Since 2016 there has been a succession of new policy initiatives targeting online platforms. The German NetzDG Law of 2017 requires social media platforms to remove manifestly unlawful content within 24 hours, enforced by high fines and audited through reporting requirements; Australia launched a far-reaching digital platform inquiry in 2017 focusing on competition issues associated with the US tech giants Facebook and Google (investigated in another CREATe project); the European Commission has committed itself to a Digital Services Act, potentially creating a pan-European digital regulatory system. Given the global nature of platforms, we also need to remember the crucial international dimension of all present regulatory initiatives. Effective regulation will require international cooperation.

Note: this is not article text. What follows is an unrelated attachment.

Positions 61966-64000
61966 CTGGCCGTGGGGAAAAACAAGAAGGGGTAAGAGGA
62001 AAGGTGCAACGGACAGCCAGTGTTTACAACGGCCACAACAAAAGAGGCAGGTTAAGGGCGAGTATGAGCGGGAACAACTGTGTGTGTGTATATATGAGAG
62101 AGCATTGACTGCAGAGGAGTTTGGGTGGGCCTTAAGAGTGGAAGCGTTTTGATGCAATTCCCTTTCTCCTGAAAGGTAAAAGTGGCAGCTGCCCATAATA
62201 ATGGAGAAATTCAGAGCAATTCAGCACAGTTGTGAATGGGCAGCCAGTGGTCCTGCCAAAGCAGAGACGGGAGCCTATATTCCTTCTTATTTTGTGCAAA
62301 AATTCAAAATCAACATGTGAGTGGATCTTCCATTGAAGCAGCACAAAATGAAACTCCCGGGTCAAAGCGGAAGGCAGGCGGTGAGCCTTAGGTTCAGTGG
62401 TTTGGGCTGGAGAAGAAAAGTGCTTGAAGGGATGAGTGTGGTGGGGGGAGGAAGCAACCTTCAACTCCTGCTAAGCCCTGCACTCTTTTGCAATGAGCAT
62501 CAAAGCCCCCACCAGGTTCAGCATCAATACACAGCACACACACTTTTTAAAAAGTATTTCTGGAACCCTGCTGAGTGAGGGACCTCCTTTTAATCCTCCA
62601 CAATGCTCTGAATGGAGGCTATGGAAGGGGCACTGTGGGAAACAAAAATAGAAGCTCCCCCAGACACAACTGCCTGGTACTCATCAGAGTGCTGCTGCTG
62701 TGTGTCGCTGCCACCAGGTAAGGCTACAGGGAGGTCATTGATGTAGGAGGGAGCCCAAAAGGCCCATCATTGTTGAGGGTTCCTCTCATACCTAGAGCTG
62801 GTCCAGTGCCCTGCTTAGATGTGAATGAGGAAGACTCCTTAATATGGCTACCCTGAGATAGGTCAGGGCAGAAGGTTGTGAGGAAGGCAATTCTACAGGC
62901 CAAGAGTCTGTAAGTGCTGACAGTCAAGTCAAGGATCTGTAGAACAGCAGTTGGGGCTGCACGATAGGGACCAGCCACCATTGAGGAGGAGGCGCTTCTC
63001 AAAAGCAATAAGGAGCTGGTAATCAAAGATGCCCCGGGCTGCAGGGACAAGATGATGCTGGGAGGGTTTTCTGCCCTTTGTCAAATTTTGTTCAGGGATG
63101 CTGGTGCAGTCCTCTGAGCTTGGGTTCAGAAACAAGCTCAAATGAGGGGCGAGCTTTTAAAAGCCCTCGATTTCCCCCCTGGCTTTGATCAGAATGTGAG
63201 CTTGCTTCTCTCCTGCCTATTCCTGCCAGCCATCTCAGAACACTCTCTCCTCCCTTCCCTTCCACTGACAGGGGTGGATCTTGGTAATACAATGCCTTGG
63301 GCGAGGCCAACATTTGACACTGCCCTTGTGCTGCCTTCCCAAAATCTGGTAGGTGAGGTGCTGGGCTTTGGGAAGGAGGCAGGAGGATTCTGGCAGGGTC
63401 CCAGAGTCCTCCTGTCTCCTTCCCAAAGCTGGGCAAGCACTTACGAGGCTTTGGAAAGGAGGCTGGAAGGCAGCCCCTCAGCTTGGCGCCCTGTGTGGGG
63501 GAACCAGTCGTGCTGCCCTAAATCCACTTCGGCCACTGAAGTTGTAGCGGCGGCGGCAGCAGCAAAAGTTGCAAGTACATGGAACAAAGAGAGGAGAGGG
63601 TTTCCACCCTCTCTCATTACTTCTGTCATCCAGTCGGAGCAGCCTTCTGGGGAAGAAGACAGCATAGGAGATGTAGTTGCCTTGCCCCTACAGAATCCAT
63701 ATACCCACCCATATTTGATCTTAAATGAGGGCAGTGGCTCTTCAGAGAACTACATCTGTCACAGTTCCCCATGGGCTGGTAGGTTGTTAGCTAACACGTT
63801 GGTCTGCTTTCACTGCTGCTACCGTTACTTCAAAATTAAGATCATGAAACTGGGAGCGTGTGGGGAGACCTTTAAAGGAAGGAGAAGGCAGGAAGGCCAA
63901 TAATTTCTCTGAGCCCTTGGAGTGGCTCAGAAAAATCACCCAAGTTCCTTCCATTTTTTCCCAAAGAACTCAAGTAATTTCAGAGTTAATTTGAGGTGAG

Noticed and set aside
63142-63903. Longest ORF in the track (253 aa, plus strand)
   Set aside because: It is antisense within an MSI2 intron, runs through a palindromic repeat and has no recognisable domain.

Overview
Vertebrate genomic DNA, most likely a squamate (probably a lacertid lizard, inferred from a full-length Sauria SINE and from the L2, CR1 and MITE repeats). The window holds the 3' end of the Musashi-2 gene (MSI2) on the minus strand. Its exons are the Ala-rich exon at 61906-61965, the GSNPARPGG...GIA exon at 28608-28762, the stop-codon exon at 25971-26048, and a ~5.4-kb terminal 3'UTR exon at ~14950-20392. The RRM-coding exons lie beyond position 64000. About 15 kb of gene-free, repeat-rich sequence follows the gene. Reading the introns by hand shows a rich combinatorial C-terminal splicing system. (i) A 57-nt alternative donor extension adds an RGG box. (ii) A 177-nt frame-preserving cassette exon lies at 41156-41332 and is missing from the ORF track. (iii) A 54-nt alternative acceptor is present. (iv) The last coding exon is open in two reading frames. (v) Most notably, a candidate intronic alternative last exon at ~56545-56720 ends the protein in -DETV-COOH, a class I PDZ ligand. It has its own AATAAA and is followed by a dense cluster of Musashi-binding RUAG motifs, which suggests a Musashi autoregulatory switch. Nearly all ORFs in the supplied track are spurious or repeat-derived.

That was one of the issues that arose in evidence given by Schlesinger and PEC colleague Caitriona Noonan to the House of Commons Digital, Culture, Media and Sport committee’s inquiry into the future of public service broadcasting at its session on 17 November 2020. Noonan also underscored the importance of support for de-centralised audiovisual production capacity in the UK’s smaller nations and also of the need to underpin language diversity in the UK, especially Welsh, given its pivotal role in Wales. Schlesinger argued that in facing the challenge of streaming platforms (SVoDs) it was important to re-establish the case for a public service dimension that is well-funded and capable of reaching all key demographics in order to secure its legitimacy and contribute to a renewed public conversation.